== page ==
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When the Gokstad ship was found

A large burial mound called ‘the king’s mound’ was situated at the farm of Gokstad in Sandefjord municipality. In autumn 1879 the two teenage sons on the farm were bored and started to dig into the mound to see if they could find anything exciting.

Excavation of the Gokstad ship in 1880.
Photographer unknown.

The ship in the grave

A ship was said to lie in the burial mound, and it was this that the boys found. Antiquarian Nicolaysen of the University of Oslo’s Collection of National Antiquities heard about what the boys were up to, and in spring 1880, he started an archaeological excavation of the mound.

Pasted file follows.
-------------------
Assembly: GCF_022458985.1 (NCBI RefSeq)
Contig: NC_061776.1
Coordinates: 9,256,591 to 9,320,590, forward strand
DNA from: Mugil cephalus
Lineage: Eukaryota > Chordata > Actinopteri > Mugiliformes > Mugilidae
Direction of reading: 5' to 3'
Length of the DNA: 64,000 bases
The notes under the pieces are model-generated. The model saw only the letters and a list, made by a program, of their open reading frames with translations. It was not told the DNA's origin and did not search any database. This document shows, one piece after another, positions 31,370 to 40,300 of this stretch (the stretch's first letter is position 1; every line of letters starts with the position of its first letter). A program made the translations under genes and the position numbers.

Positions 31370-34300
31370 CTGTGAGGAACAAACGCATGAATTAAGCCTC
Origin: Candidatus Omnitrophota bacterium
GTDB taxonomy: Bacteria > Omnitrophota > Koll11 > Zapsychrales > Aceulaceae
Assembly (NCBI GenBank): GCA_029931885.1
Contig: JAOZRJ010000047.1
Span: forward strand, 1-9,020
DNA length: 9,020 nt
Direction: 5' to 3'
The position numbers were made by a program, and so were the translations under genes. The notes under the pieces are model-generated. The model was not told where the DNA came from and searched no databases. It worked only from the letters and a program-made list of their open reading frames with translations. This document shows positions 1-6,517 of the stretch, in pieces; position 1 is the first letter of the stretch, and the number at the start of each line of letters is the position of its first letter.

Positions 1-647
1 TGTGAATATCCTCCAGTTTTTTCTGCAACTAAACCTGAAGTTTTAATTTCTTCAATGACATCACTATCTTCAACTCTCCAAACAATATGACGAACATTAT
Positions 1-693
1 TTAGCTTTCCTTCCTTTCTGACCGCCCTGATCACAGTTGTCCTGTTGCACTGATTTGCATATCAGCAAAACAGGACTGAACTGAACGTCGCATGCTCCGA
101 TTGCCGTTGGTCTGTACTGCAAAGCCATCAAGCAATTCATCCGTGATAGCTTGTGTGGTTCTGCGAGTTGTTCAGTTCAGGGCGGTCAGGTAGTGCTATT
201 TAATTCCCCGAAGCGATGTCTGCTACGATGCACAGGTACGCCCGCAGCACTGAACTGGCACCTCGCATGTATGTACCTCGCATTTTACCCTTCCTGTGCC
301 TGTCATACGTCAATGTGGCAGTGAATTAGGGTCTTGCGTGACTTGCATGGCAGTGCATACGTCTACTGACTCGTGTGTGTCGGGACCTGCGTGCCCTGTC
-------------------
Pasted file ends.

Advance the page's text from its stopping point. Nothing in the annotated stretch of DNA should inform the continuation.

Was even larger

The burial mound around the ship had been built up of clay and peat. It was approximately five metres high and had a diameter of almost 45 metres. In all likelihood the mound was even larger in Viking times. The ship itself was buried in blue clay below ground level. The two upper strakes and both bow and stern posts protruded from the clay and had therefore been completely destroyed, but otherwise the ship was exceptionally well preserved.

Back to the original shape

After excavation the ship was restored. All the parts were dismantled, steamed and bent back to their original shape. Some of the original timber was in too poor a condition to be subjected to this treatment. These parts were replaced by new timber, and are visible on the ship as it appears today.

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Published July 5, 2016 4:30 PM - Last modified Sep. 22, 2016 10:06 AM